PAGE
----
Ecology and Management of Dead-Wood Arthropods

Dead wood with galleries
Dead wood with evidence of O. disjunctus galleries.

Coarse woody debris (CWD) provides important ecological services and supports high levels of forest biodiversity. Some estimates suggest that 1/3 of all forest species reside in dead wood. However, forest management practices (particularly prescribed burns) and modified disturbance regimes have resulted in the loss, fragmentation, and degradation of CWD. Thus, we need to identify how attributes of CWD influence saproxylic community (those organisms associated with decaying wood) richness and species abundances, and develop strategies to incorporate important CWD attributes into forest management practices. My former graduate student, Heather Jackson conducted her dissertation research on this system, focusing on the importance of habitat fragmentation and habitat boundaries on saproxylic species movement.

Prescribed burn
Prescribed Burns Affect Dead Wood Distribution and Abundance.

In particular, Heather conducted experiments with Odontotaenius disjunctus (Coleoptera: Passalidae), a species potentially very sensitive to CWD modifications, and a possible indicator of forest health and saproxylic species diversity. As with many CWD inhabitants, O. disjunctus is primarily flightless, and therefore probably greatly affected by management practices, such as prescribed fires, that decrease the abundance and increase the spacing of CWD.

O. disjunctus Larvae
O. disjunctus Larvae.
Adult O. disjunctus
AdultO. disjunctus.
Dead wood with galleries
O. disjunctusmovement paths are relatively straight. Each point represents the beetle's location at 1-min intervals..

In one set of experiments, Heather and several others from my lab quantified O. disjunctus dispersal behavior within forest stands and at the boundary between forest and non-forest habitat. These beetles are large (on the order of 4 cm) and easy to monitor their dispersal by simply following them in the forest and at forest boundaries and marking their positions at 1-minute intervals (see Jackson et al. 2009). Heather's research revealed that movement was 1.6 and 2.7 times faster and 1.1 and 1.5 times more linear in suitable habitat (forest) than in unsuitable matrix (lawn and pasture, respectively). Net displacement in the forest exceeded predictions of a correlated random walk, but net displacement in matrix habitats was less than expected. When confronted with a high-contrast boundary,O. disjunctus was 14 times more likely to move toward the forest than the pasture.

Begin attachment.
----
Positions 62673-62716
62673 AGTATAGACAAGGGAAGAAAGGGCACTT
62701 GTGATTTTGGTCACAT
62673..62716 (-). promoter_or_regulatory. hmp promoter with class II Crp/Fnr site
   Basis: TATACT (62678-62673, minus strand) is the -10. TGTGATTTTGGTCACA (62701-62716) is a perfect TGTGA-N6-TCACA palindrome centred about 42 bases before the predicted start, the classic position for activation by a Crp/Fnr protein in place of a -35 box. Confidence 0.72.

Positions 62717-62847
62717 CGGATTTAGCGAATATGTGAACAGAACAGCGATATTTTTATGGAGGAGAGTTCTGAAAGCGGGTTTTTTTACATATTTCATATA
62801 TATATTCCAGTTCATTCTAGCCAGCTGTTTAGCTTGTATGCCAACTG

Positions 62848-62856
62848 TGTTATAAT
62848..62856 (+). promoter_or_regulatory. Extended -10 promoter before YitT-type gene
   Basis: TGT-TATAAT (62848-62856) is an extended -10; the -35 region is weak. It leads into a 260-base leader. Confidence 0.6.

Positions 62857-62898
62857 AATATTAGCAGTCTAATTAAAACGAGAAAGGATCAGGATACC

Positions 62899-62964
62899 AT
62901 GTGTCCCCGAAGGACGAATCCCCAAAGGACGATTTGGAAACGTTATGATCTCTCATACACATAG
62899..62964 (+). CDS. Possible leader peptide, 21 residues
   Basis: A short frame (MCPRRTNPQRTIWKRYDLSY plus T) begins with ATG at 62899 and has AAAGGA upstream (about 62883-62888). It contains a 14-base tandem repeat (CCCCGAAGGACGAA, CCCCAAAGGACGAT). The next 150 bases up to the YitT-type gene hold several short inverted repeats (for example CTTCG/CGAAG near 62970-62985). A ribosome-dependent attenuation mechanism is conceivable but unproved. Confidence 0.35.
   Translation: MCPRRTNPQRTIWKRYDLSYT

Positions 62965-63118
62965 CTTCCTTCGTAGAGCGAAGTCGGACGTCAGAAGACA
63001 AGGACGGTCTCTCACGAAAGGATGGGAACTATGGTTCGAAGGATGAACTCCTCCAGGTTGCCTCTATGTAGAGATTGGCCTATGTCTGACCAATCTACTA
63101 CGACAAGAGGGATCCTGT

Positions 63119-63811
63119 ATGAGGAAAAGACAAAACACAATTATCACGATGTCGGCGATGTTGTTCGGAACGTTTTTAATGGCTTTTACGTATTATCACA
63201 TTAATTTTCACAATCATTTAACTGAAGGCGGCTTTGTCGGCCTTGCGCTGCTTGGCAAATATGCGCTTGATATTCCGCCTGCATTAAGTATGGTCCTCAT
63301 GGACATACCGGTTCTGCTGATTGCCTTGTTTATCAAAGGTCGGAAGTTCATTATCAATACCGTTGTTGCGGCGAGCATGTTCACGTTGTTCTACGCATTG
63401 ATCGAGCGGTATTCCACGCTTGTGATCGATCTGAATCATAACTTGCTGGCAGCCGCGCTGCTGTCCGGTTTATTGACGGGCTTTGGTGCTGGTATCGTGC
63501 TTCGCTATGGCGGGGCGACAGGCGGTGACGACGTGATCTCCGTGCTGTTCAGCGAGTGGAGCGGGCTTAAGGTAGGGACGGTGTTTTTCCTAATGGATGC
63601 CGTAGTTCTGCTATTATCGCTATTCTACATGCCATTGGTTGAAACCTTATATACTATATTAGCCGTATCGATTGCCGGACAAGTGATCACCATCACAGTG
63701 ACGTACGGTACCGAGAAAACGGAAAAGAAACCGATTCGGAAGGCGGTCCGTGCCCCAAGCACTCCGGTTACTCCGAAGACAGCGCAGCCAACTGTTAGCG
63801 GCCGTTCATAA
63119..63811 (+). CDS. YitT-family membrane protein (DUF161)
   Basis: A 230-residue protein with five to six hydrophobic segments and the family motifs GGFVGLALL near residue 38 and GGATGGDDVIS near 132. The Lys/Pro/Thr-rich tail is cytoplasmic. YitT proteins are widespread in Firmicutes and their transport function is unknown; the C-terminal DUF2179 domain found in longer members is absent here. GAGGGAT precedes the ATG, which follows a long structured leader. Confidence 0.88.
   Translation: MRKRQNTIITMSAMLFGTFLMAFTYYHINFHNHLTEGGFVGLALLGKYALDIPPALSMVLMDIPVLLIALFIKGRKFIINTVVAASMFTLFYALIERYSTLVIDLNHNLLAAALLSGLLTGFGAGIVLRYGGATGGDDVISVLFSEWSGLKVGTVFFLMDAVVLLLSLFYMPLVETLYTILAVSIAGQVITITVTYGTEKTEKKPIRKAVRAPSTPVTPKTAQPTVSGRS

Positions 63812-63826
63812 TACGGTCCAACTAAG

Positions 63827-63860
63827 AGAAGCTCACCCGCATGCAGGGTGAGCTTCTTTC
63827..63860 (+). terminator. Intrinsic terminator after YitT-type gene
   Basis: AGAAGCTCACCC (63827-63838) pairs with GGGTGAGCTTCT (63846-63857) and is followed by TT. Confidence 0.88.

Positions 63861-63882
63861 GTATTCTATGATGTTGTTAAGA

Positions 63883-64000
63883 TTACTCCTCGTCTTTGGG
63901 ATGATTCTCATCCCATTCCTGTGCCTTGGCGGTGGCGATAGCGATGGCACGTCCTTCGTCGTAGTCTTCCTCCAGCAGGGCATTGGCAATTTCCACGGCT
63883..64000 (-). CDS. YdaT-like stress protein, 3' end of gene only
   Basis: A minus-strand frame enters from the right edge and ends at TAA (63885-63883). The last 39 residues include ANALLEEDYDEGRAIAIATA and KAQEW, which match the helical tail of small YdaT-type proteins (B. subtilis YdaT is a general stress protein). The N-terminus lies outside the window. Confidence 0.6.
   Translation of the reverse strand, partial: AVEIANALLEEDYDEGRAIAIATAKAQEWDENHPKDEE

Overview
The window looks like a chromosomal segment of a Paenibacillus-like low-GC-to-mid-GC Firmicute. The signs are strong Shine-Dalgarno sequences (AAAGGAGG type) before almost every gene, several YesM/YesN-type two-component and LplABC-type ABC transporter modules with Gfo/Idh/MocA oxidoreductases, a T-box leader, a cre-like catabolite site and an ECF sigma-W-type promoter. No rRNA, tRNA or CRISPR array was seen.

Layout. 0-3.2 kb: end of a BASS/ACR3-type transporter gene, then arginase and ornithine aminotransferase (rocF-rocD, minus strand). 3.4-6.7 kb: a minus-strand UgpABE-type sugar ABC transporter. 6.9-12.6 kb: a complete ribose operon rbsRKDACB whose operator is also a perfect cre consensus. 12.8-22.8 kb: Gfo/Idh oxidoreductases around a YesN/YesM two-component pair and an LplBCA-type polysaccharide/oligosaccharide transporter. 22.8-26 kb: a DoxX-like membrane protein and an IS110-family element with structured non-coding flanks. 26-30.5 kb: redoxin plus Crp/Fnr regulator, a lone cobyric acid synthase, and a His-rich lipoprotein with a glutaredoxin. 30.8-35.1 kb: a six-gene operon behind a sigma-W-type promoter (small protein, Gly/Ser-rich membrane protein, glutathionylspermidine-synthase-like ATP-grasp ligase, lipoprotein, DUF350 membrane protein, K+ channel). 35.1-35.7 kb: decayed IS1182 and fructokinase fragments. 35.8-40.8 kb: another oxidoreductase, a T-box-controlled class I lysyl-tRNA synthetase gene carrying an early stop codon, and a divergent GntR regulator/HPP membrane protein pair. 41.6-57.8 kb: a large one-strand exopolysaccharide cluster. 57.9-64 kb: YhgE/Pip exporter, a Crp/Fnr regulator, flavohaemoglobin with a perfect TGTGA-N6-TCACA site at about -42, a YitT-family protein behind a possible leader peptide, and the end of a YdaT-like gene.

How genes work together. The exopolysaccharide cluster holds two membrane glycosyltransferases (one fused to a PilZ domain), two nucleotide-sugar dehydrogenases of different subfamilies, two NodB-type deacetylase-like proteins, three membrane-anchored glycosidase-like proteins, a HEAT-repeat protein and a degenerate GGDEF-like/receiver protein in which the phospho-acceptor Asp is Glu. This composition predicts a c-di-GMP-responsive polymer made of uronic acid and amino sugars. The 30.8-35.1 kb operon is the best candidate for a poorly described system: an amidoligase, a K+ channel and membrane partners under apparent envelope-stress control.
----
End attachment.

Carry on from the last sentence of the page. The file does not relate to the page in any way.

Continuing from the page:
In a more recent study (Jackson et al. 2012), Heather examined how environmental and intrinsic factors at multiple spatial scales influenced beetle incidence in logs. Forest cover best predicted incidence at 225 ha, but accounted for only 1.2% of variation in incidence. Incidence was most sensitive to environmental factors measured at the finest scale (i.e. territories). Incidence was positively associated with moderately decayed wood and increased surface area of logs (9.9% and 3.1% of variance, respectively). When environmental factors were accounted for, spatial autocorrelation in incidence was greatest within subplots and logs, consistent with the hypothesis that intrinsic autocorrelation is associated with O. disjunctus average dispersal distance (<5 m). This study indicates the influences of factors acting at multiple scales, but suggests that environmental conditions at the scale of territories may be most important for species incidence.

Heather's final project focused on the mechanisms underlying density–area relationships (correlations between population density and patch size) in O. disjunctus (Jackson et al. 2013). It is often assumed that higher density on large patches is evidence that large patches are high quality, but the same pattern could result from disproportionate movement from small to large patches. In separate experiments we quantified (1) immigration into and (2) finite growth rate within logs (=patches) that varied in size and density of conspecific beetles. A log was 11.7-fold and 10.5-fold more likely to contain a new immigrant if it was large or contained a conspecific pair of beetles, respectively. Neither log size nor conspecific density was associated with changes in finite growth rate that would lead to higher density. We conclude that movement behavior rather than habitat quality is responsible for the positive density–area relationship for O. disjunctus. An important implication of our results is that population density is an imperfect indicator of habitat quality.

One of our long-range goals is to use this research to help guide development of CWD management strategies, and set the stage for future studies that include experimental manipulations of CWD, large-scale evaluation of management practices on saproxylic communities and CWD, and mathematical models that simulate impacts of alternative CWD management practices.